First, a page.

She compared these modern tendencies to reactions following devastating events that occurred before the Information Age, asserting that individuals had “to figure out a way to process” these past events because they dominated press coverage, and individuals didn’t have the option of distracting themselves by clicking onto another online story.

English teacher Matt Tooley tied information overload to the development of poorly supported beliefs, stating “when you’re constantly bombarded with [information], there’s more chance that you’re going to question what you have already kind of established as truth, and there’s a degree to which that’s good…but when everything seems to be up in the air and questioned, then I think it also makes it [easier] to believe whatever you want to believe just to feel secure.”

Ironically, having access to more information than ever before might lead an increasingly large segment of society to adopt unfounded beliefs or avoid processing the world around them altogether.


Masked Lies 

In addition to sheer information overload, students must also contend with the way the internet and social media have inadvertently encouraged the spread of misinformation and the development of echo chambers.

According to Business Insider, 59% of Generation Z list social media as a “top news source,” yet a report from Vox found that social media engagement with dubious news sources rose from 8% to 17% from 2019 to 2020.

Mr. Tooley elaborated on the pervasive nature of misinformation today, citing “the experience of seeing eight, nine years ago, how poorly my students could navigate the landscape of the media [and] seeing these…rogue conspiracy theories gaining traction” as the inspiration for introducing media literacy units into his classes.

Even if one manages to avoid this surge of false information, that doesn’t guarantee they are protected from more subtle biases that might corrupt their viewpoint as well.

Commenting on the greatest challenges created by the Information Age, Patel highlighted the dangers of online echo chambers because “there’s so much information available, you can find sources of information that will just completely agree with you. And they’ll provide reasoning and facts…that may or not be tailored to fit a certain narrative.”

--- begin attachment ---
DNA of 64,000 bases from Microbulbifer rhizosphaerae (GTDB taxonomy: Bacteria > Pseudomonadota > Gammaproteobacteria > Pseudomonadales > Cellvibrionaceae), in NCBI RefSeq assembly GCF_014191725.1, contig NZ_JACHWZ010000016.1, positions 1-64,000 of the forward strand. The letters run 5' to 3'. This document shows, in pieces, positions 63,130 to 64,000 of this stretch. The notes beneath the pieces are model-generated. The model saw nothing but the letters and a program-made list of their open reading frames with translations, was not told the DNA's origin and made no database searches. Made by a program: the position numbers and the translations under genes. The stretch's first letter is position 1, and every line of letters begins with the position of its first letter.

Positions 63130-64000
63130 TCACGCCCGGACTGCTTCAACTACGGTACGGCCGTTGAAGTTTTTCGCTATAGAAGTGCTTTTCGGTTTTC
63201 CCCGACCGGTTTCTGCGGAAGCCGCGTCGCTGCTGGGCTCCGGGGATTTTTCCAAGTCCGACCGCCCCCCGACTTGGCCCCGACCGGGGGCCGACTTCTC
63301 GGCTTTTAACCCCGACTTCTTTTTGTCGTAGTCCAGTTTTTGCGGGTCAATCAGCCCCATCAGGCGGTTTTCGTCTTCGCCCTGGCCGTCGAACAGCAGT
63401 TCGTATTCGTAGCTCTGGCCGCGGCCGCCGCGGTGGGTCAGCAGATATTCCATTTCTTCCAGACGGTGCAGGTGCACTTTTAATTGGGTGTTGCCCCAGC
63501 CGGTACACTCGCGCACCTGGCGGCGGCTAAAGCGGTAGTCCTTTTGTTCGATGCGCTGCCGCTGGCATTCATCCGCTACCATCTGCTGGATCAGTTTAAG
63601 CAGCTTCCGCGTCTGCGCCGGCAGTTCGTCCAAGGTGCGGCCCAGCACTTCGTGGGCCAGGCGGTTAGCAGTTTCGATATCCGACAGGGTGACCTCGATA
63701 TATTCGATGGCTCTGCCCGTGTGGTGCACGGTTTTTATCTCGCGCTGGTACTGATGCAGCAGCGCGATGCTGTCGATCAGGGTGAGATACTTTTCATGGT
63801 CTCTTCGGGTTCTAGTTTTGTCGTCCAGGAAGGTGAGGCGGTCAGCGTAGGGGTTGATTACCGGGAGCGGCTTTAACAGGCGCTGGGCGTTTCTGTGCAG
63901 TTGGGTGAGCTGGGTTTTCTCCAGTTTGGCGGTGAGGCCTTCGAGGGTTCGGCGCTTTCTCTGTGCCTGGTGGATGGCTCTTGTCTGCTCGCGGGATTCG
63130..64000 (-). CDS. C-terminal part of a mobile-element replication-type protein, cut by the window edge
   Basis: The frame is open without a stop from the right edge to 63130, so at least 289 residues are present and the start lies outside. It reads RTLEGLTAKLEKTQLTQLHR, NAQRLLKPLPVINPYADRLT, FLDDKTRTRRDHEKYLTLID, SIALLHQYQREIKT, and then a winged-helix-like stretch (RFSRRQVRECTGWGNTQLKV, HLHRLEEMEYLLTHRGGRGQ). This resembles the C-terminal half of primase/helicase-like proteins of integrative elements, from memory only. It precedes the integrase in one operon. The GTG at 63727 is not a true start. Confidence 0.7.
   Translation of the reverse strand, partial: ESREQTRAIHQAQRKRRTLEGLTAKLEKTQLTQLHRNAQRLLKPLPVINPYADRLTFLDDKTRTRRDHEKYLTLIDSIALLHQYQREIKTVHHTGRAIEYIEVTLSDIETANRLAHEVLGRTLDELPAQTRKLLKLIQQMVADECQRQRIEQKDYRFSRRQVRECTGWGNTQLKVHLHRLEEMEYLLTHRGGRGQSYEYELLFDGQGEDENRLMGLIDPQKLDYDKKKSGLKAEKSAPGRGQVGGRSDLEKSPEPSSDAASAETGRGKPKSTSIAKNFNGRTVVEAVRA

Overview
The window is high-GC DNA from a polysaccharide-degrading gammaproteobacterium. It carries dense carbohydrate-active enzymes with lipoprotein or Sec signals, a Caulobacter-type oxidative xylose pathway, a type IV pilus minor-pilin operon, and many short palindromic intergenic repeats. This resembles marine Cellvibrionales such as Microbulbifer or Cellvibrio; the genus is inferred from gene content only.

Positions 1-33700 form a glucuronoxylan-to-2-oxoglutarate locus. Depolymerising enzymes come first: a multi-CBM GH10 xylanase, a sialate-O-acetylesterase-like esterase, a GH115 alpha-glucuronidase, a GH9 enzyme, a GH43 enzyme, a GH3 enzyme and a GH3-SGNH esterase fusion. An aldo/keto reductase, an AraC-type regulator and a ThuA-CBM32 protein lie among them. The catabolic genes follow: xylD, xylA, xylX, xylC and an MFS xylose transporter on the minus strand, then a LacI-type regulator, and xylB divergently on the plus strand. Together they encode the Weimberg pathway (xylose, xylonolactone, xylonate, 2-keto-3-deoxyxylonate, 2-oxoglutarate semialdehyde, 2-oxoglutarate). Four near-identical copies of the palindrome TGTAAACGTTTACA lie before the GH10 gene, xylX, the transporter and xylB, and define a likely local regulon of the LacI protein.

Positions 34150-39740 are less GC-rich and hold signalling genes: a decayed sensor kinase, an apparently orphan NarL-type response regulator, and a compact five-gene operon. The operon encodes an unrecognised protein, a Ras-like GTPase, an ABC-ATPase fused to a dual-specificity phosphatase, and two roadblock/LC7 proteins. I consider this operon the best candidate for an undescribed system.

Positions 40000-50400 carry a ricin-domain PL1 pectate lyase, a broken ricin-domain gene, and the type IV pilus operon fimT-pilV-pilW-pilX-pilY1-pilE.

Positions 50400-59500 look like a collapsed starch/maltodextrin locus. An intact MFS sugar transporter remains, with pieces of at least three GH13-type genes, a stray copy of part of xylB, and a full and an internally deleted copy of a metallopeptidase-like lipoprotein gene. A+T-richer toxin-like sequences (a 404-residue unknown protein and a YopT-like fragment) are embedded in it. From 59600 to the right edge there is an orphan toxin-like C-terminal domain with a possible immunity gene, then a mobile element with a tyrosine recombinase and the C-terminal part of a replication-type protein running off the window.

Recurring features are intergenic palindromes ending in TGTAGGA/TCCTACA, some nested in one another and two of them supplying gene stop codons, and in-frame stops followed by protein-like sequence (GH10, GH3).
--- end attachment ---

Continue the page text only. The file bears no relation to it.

Course Correction 

While information overload and misinformation may pose serious threats to our society, the benefits of responsibly interacting with media cannot be ignored.

Referring to the various worldwide issues addressed by her global capstone class in their social activism projects, Mrs. Brandt described how the “internet has sort of opened the door to [involvement in social activism]” for students by connecting them to causes they are passionate about.

In addition, there are multiple steps both individuals and society can take in order to combat the effects of information overload and the spread of false claims.

Mr. Tooley stressed the importance of formally introducing media literacy units into the curriculum because they can “empower [students] to feel like [they] can go out and get information that [they] feel is valid, credible information.”

He reiterated the importance of maintaining a “healthy skepticism” of the information one may encounter while still trusting the experts in a particular field.

In regards to effective researching, Mrs. Brandt suggested that students “set up a system in which you’ve got all highly credible sources. Take one that’s more sort of liberal, one that’s more mainstream, and one that’s more conservative. That will give you a robust range…and then you won’t go down the wormhole [with] all these other sources.”

Determining the net impact of the Information Age on our ability to develop fact-based beliefs might be impossible, but better preparing students to navigate an ever growing body of information is a step that our society can take to create a more educated citizenry.